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JAMA 100 Years Ago
August 25, 2004


Author Affiliations

JAMA 100 Years Ago Section Editor: Jennifer Reiling, Assistant Editor.

JAMA. 2004;292(8):987. doi:10.1001/jama.292.8.987-a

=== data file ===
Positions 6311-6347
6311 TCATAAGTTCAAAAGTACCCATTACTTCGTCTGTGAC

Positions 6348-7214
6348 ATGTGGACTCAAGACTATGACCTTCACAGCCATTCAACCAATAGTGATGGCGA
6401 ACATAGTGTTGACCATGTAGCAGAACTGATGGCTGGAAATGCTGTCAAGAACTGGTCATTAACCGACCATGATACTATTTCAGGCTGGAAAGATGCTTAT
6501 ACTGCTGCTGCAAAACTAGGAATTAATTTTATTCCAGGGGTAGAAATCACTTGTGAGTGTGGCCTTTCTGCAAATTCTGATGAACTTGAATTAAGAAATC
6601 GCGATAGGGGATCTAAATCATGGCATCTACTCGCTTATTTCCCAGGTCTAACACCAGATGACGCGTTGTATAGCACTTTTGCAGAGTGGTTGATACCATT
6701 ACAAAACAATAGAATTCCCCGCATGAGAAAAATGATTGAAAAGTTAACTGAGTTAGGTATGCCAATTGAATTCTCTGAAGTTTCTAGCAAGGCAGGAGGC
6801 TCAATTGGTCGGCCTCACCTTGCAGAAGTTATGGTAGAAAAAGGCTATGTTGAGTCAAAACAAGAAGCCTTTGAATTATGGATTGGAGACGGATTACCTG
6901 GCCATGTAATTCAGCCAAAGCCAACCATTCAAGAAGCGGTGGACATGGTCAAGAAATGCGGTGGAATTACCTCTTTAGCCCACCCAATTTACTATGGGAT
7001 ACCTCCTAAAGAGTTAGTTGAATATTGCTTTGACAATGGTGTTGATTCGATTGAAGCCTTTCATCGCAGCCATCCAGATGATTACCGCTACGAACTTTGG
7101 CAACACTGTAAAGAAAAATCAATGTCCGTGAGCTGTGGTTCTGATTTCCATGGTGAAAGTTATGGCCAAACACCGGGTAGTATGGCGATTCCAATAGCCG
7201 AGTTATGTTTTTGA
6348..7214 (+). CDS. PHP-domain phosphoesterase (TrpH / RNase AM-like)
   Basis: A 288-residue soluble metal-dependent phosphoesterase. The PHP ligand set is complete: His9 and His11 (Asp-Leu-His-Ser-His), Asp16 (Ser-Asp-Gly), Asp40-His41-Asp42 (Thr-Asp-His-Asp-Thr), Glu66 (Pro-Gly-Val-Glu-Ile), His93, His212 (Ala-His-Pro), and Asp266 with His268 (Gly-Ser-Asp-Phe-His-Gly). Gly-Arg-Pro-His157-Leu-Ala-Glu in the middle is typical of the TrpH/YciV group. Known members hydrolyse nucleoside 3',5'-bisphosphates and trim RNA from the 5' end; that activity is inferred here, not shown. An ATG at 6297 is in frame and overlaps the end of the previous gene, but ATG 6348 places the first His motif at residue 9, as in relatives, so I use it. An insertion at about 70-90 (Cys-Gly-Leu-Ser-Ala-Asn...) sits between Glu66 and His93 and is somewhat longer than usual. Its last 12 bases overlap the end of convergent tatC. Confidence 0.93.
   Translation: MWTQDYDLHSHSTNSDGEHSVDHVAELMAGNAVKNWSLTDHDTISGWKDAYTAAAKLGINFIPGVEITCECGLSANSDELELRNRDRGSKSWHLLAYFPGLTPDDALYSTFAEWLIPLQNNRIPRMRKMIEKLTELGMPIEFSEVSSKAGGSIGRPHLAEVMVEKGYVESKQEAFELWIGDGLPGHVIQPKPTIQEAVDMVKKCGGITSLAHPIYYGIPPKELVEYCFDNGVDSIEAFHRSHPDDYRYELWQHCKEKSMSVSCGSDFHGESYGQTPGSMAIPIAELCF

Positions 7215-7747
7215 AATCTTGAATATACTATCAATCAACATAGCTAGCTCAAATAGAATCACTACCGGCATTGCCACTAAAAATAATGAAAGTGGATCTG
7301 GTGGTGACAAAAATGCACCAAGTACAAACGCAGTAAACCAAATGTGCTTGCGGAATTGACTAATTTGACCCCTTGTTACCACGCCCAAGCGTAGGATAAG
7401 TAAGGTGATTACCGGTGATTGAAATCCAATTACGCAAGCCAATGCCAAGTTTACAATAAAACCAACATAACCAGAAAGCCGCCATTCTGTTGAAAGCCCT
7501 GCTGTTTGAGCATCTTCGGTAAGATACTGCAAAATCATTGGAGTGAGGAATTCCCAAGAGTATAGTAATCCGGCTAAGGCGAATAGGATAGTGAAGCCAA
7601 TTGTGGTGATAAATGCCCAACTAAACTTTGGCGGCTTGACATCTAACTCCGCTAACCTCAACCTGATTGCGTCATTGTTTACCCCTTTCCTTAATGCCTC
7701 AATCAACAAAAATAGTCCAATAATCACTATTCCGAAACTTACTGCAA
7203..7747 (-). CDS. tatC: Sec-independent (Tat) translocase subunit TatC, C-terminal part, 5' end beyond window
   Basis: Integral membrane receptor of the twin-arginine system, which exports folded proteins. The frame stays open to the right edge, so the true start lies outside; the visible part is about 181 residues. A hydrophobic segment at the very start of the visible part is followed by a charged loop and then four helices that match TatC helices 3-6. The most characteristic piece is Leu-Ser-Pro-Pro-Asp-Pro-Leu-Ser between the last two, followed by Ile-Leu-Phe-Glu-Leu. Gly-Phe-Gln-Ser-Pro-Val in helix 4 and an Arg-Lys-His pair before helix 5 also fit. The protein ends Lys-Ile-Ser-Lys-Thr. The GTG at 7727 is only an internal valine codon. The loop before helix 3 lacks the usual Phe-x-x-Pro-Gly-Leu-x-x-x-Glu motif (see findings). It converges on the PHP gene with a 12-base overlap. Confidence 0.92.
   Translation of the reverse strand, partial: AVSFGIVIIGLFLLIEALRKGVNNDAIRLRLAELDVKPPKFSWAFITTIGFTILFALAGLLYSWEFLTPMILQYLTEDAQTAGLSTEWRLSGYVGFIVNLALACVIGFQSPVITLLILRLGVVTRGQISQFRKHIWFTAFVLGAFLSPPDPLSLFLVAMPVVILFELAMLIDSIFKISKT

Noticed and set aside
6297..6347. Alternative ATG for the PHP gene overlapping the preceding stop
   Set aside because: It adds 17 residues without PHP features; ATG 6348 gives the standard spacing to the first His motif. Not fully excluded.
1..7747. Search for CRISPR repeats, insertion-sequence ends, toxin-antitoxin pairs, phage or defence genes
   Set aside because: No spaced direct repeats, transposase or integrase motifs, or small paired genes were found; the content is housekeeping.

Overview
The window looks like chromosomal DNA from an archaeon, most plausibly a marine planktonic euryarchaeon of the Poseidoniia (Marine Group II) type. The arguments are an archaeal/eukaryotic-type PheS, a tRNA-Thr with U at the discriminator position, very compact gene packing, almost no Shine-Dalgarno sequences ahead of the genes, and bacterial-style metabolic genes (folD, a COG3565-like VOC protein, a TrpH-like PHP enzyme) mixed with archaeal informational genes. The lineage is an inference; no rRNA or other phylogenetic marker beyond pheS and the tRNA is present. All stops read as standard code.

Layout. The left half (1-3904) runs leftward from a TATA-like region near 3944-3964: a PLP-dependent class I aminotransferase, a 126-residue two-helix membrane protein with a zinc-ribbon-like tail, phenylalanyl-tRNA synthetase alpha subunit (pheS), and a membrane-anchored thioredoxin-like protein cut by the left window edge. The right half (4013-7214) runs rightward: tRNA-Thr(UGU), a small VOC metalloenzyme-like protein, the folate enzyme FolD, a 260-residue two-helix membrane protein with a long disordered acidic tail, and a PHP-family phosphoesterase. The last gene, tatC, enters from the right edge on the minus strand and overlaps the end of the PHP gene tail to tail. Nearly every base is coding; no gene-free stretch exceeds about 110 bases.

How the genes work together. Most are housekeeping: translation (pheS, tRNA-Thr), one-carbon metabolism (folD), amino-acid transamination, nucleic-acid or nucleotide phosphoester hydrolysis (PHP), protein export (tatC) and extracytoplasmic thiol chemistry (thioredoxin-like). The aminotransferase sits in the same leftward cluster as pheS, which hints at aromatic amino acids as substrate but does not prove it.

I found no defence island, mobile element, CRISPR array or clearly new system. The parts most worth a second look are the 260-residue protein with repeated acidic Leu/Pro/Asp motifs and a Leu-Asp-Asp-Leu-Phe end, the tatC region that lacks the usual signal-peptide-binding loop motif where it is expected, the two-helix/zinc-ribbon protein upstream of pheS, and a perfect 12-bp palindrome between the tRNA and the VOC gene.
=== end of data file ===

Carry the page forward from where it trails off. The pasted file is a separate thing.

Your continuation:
In all large cities we find various kinds of museums and collections for the instruction and amusement of the people, but there is one form of museum or permanent exhibition still almost without representation on the long list of these useful institutions, namely, popular museums of hygiene and knowledge of disease. The usefulness of museums of this kind in promotion of knowledge in regard to subjects of such importance as health and disease is so self-evident that no special argumentation is required. Medical men especially appreciate the unsurpassed value of the eye for the conveyance in teaching of strong, living and hence lasting impression. This is the era of publicity in medicine; secrecy is only the stamp of charlatanism; successful prevention of many diseases, e. g., tuberculosis, must ever depend in large measure on the knowledge among the masses in regard to such diseases.

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